If Netflix thinks it's lonely at the top, it shouldn't have to worry about that too much longer. Not only is a lot more competition just around the corner, it could also be losing some of its most-streamed shows in the process.
You probably already know about Disney's upcoming streaming service and Apple's, too. A few others are also launching this year, including one in particular that's not getting much attention. But it's a bigger threat to Netflix than many people realize.
So when the dust settles, where will Netflix be when it loses one or more of its most popular shows? You might be surprised to find out which shows are in jeopardy.
A game of streaming thrones
There's no doubt about it, streaming services as we've come to know them over the past few years are about to undergo a major shakeup. The big changes on the horizon should make some of the existing services a little nervous, but it's Netflix that has the most to lose.
For well more than a year, many wondered what Disney had up its sleeve for its planned streaming service and now we know. Come mid-November, you'll have classic Disney films, Star Wars, Marvel, the Simpsons and all-new original shows based on some of those franchises.
The biggest surprise was the cost: $7 a month or $70 a year. Read more about Disney Plus by tapping or clicking here.
Disney Plus is expected to be popular right out of the gate. That in itself is cause for concern at Netflix, but Disney's going to be pulling some of its content from the reigning streaming giant, too.
Then there's AppleTV+. It's expected to make waves when it launches later this year, with major Hollywood names like Steven Spielberg, J.J. Abrams and Oprah Winfrey bringing new shows and movies to the service. Read more about AppleTV+ by tapping or clicking here.
And let's not forget about the big news earlier this week when Disney assumed full control of Hulu. Wow, Netflix, is it getting hot in here or what? If only this was all it had to worry about.
The threat new streaming services pose to Netflix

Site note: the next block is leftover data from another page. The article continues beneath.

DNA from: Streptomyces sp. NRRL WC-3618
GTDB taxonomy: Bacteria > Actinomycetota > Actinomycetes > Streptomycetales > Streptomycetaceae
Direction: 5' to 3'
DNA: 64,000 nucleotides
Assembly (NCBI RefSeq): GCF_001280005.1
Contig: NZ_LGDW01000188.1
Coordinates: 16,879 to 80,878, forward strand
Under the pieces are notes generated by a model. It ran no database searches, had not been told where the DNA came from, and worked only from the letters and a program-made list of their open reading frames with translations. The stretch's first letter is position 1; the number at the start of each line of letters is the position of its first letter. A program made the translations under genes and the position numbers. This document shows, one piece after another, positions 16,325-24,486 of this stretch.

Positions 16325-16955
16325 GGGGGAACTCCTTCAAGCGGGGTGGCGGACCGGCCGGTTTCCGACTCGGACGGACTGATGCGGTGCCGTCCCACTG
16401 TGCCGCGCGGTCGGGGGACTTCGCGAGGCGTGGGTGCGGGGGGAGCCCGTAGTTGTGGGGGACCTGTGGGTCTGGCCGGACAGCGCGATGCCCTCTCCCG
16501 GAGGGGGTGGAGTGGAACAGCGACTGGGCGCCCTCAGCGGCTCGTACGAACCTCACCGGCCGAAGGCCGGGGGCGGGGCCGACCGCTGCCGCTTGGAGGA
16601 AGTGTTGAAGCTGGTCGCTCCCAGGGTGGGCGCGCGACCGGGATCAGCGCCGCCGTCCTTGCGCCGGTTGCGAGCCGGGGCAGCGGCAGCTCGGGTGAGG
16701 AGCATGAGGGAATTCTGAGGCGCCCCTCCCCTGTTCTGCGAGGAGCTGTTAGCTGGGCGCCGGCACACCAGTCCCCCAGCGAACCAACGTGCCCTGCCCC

Disney taking control of Hulu wasn't the only notable headline this week. AT&T CEO Randall Stephenson had some news of his own regarding its upcoming WarnerMedia streaming service - and it's not good for Netflix.
During a conference Tuesday, May 14, Stephenson said it'll be pulling WarnerMedia content from other streaming services, like Netflix and Hulu, to stream exclusively on its own platform. And if you don't know some of the big properties owned by WarnerMedia, here's a hint. "I'll be there for you."
That's right, Friends won't be sticking around at Netflix much longer. That's going to hurt, especially after Netflix paid $100 million to keep streaming rights to the popular sitcom through the end of 2019.
Sure, that's a lot of money but when you consider Friends is consistently in Netflix's list of top three most streamed shows, it all of the sudden doesn't seem like a huge price to pay. Without Friends, it will be paying a much higher price down the line, in the form of subscribers.
The fact that Friends' days are numbered is the most imminent loss Netflix is facing, but not the only one. Another streaming service is set to launch next year from Comcast subsidiary NBCUniversal and that one might even hurt worse.
Friends is consistently number two or three on the list of most watched shows on Netflix, but the number one slot belongs to The Office - an NBCUniversal property. There's a good chance that one will be heading out the door as well, unless some major deals are worked out.
The future of streaming services
While we have no way to know which streaming service will be on top even a year from now, one thing is clear: it's sure going to be expensive if you want exclusive or original programming from various services. Don't forget, though, there are some free options still out there.
For Netflix, there's never been a huge threat from other services like Hulu, Amazon Prime Video, YouTube Premium, CBS All Access and others. And that's why it still currently has nearly 150 million subscribers around the world.
Disney, Apple, AT&T and Comcast, on the other hand, are aiming to put a big dent in those numbers. From the cutting room floor of Avengers: "And just like that, Thanos snapped his fingers and half of Netflix's subscribers vanished ..."
The real cost of cutting the cord
More and more streaming services for on-demand content are coming online, which can add up pretty fast and even surpass the cost of the cable bill you were trying to get away from in the first place.